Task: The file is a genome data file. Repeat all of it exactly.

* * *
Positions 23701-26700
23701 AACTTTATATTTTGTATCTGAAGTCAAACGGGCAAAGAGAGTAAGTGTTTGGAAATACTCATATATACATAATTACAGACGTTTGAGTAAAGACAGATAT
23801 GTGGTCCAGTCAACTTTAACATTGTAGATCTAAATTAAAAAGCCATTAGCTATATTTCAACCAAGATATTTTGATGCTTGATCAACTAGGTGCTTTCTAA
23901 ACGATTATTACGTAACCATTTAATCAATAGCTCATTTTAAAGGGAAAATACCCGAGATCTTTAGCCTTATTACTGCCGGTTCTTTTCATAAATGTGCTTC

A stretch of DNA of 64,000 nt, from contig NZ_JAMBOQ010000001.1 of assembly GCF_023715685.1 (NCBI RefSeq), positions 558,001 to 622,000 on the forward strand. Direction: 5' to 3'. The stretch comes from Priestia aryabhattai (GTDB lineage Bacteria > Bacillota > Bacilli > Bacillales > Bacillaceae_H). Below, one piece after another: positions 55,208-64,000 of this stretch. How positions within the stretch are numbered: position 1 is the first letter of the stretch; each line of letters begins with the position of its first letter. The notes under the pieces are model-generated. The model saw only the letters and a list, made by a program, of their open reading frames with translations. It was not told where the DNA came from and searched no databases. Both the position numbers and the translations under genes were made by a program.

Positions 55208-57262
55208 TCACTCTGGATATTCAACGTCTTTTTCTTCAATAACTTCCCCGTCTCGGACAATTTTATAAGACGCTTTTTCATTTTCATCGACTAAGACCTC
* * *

Positions 23701-26700
23701 AACTTTATATTTTGTATCTGAAGTCAAACGGGCAAAGAGAGTAAGTGTTTGGAAATACTCATATATACATAATTACAGACGTTTGAGTAAAGACAGATAT
23801 GTGGTCCAGTCAACTTTAACATTGTAGATCTAAATTAAAAAGCCATTAGCTATATTTCAACCAAGATATTTTGATGCTTGATCAACTAGGTGCTTTCTAA
23901 ACGATTATTACGTAACCATTTAATCAATAGCTCATTTTAAAGGGAAAATACCCGAGATCTTTAGCCTTATTACTGCCGGTTCTTTTCATAAATGTGCTTC

A stretch of DNA of 64,000 nt, from contig NZ_JAMBOQ010000001.1 of assembly GCF_023715685.1 (NCBI RefSeq), positions 558,001 to 622,000 on the forward strand. Direction: 5' to 3'. The stretch comes from Priestia aryabhattai (GTDB lineage Bacteria > Bacillota > Bacilli > Bacillales > Bacillaceae_H). Below, one piece after another: positions 55,208-64,000 of this stretch. How positions within the stretch are numbered: position 1 is the first letter of the stretch; each line of letters begins with the position of its first letter. The notes under the pieces are model-generated. The model saw only the letters and a list, made by a program, of their open reading frames with translations. It was not told where the DNA came from and searched no databases. Both the position numbers and the translations under genes were made by a program.

Positions 55208-57262
55208 TCACTCTGGATATTCAACGTCTTTTTCTTCAATAACTTCCCCGTCTCGGACAATTTTATAAGACGCTTTTTCATTTTCATCGACTAAGACCTC